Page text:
When coastal water temps cool this fall, target shallow redfish with a “1-2 punch” of the Rapala® Skitter V top-water and Storm® 360GT soft baits.
All along the Atlantic coast red drum – AKA redfish, spawn in near-shore areas during late summer and fall, with activity peaking in late September to early October. Baitfish magnets such as grass flats, oyster bars and shoreline wood will attract schools of redfish. As water temperatures cool into the lower 70s, they will begin to feed aggressively.
“When the temperature starts to cool a bit and your baitfish really start to school up and migrate, that triggers the redfish to respond to the abundance of bait by eating as much as they possibly can,” says Capt. Gary Dubiel, an in-demand coastal fishing guide in North Carolina for the last 18 years. Dubiel ads “Somewhere between 72 to 73 degrees down into the mid-60s is usually your prime top-water period.”
An exclusive, innovative V-hull design radically alters the action of a Skitter V making it the easiest walk-the-dog bait on the market. Quick rod snaps create drastic direction changes, followed by soft, long glides on slack line, constantly enticing top-water strikes. Skitter V’s are loaded with a single-ball bearing that emits a unique, fish-attracting sound very similar to the Rapala Skitter Walk.
In clear to lightly stained water, Dubiel favors Skitter V’s in any color pattern with a white belly. “Where you’ve got tannic-stained water that’s almost black-like, an orange belly stands out really well,” he says.
Dubiel and his clients throw Storm Chug Bug top-water baits for early-fall redfish as well.
“I’m also a huge fan of the Chug Bug,” Dubiel says. “They work really well when the fish are a little bit shallower, in expansive flats, feeding on small baitfish, like mullet.”
Dubiel throws Skitter Vs and Chug Bugs with a 6 ½ to 7-foot medium-action spinning rod spooled with 20-pound-test Sufix® 832 Advanced Superline® tipped with a leader of 20- to 30-pound-test Sufix fluorocarbon.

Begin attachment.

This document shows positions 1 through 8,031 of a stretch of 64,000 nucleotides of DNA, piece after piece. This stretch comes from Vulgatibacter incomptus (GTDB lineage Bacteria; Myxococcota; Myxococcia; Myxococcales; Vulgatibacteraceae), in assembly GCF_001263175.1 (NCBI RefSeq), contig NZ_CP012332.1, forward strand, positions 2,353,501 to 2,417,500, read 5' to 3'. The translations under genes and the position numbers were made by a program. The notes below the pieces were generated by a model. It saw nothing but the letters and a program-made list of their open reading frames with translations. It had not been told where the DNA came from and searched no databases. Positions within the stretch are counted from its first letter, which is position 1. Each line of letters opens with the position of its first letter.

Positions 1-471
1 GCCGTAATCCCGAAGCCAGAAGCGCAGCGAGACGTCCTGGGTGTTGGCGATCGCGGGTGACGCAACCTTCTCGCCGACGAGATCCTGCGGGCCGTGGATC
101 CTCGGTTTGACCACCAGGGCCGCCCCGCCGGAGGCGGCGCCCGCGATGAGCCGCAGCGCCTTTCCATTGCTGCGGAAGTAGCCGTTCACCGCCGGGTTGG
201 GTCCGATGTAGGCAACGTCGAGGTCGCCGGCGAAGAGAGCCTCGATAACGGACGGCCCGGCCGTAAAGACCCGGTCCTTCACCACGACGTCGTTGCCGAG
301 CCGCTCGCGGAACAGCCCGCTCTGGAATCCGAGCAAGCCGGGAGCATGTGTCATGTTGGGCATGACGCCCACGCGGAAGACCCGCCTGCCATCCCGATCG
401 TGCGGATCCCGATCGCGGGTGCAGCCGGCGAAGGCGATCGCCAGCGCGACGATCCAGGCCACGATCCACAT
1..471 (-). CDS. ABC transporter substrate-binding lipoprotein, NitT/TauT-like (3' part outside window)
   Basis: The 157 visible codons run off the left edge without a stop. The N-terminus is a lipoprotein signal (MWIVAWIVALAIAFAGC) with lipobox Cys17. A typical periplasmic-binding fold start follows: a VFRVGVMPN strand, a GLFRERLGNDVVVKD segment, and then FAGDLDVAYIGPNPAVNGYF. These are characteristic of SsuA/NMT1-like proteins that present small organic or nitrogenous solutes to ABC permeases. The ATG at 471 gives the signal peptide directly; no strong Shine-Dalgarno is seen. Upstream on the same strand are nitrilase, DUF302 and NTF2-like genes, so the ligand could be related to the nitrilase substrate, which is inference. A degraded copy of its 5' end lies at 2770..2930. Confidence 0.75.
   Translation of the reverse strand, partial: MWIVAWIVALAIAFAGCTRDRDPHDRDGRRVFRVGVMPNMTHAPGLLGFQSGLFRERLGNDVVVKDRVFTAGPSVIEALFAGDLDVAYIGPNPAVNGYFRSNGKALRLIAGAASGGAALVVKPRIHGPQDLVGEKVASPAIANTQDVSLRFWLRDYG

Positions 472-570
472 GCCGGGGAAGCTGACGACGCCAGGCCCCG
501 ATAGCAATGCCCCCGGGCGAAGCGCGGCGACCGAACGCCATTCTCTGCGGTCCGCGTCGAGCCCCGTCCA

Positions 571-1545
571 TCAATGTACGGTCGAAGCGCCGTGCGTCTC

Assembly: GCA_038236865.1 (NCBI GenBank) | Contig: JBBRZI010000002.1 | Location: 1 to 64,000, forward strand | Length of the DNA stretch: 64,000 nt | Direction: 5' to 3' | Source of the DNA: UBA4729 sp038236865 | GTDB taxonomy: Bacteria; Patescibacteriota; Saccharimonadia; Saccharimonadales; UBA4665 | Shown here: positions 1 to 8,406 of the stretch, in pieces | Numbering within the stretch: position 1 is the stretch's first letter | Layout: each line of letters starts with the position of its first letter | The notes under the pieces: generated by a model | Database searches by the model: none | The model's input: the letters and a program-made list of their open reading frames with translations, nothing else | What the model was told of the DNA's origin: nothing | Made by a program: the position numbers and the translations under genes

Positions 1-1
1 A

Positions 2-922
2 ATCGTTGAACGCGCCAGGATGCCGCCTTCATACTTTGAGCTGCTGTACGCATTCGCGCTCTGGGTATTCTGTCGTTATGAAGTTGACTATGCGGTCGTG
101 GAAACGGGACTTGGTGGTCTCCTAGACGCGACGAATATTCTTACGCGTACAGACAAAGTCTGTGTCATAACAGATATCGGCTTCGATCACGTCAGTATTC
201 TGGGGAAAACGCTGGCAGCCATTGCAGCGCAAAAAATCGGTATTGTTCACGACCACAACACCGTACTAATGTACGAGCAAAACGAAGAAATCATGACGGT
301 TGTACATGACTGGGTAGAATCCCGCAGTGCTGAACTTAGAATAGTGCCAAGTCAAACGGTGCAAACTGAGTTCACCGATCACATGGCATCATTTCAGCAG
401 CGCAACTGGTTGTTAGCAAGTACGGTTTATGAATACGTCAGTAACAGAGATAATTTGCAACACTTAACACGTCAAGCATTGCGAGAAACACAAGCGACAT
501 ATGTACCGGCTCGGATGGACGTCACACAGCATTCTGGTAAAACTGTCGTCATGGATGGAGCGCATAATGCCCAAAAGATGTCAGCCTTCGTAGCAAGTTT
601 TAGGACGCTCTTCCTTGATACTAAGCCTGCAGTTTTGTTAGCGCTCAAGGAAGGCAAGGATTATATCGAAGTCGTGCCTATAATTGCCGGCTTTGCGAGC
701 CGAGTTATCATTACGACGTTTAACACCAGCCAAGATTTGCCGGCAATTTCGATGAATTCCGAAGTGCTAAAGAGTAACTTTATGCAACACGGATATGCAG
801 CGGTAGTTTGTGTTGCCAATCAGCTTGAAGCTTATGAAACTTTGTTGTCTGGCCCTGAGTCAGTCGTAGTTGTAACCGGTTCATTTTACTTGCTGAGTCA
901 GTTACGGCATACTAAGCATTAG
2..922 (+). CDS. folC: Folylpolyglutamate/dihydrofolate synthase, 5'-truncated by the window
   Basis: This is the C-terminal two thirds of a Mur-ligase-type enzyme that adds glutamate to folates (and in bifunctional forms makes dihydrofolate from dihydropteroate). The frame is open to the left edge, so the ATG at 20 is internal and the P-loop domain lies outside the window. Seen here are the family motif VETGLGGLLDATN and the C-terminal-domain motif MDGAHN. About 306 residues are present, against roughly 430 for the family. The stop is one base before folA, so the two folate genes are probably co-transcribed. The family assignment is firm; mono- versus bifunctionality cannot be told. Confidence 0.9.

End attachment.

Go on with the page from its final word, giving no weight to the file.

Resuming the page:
Once Dubiel senses he’s picked off the most aggressive fish with top water action, he follows up with 360-GT Coastal soft baits. He favors Manta Tails and Mangrove Minnows. The former features a fluke-style tail, the latter a boot/paddle-style tail. Both are affective with a weighted swimbait hook or boxer-style jig head.
Storm® 360GT Manta Tail
Storm® 360GT Mangrove
On any given day, weather and water conditions may cause redfish to favor one offering over another, so carry multiple rods rigged with different options and hook/jig weights and styles. “They come in a whole bunch of sizes and shapes and colors, so they can match your conditions well,” Dubiel says.
Featuring a fluke-style tail, the Manta Tail allows anglers to impart a “twitch and pause” retrieve that “can be pretty deadly,” Dubiel says. The Mangrove Minnow has a built-in boot tail that elicits fish-attracting action and vibration on both the fall and retrieve, making it a versatile bait to cast and retrieve.
“One of the best things about the late-summer/early-fall redfish bite,” Dubiel says, “is it lasts all day in most conditions. In early fall, four-inch soft baits work best. As water temps cool in the late fall, however, the 3-inch versions can be a little more productive.”
Rapala has long been a leader in the coastal market. In the company’s storied history, a Rapala lure has accounted for almost 600 International Game Fish Association world records, many of them in saltwater, including an impressive 231-pound, 13-ounce southern bluefin tuna in 2014. Rapala is the first and only lure manufacturer to receive an IGFA Lifetime Achievement Award, and anglers have caught world-record catches with Rapala lures on every continent but Antarctica.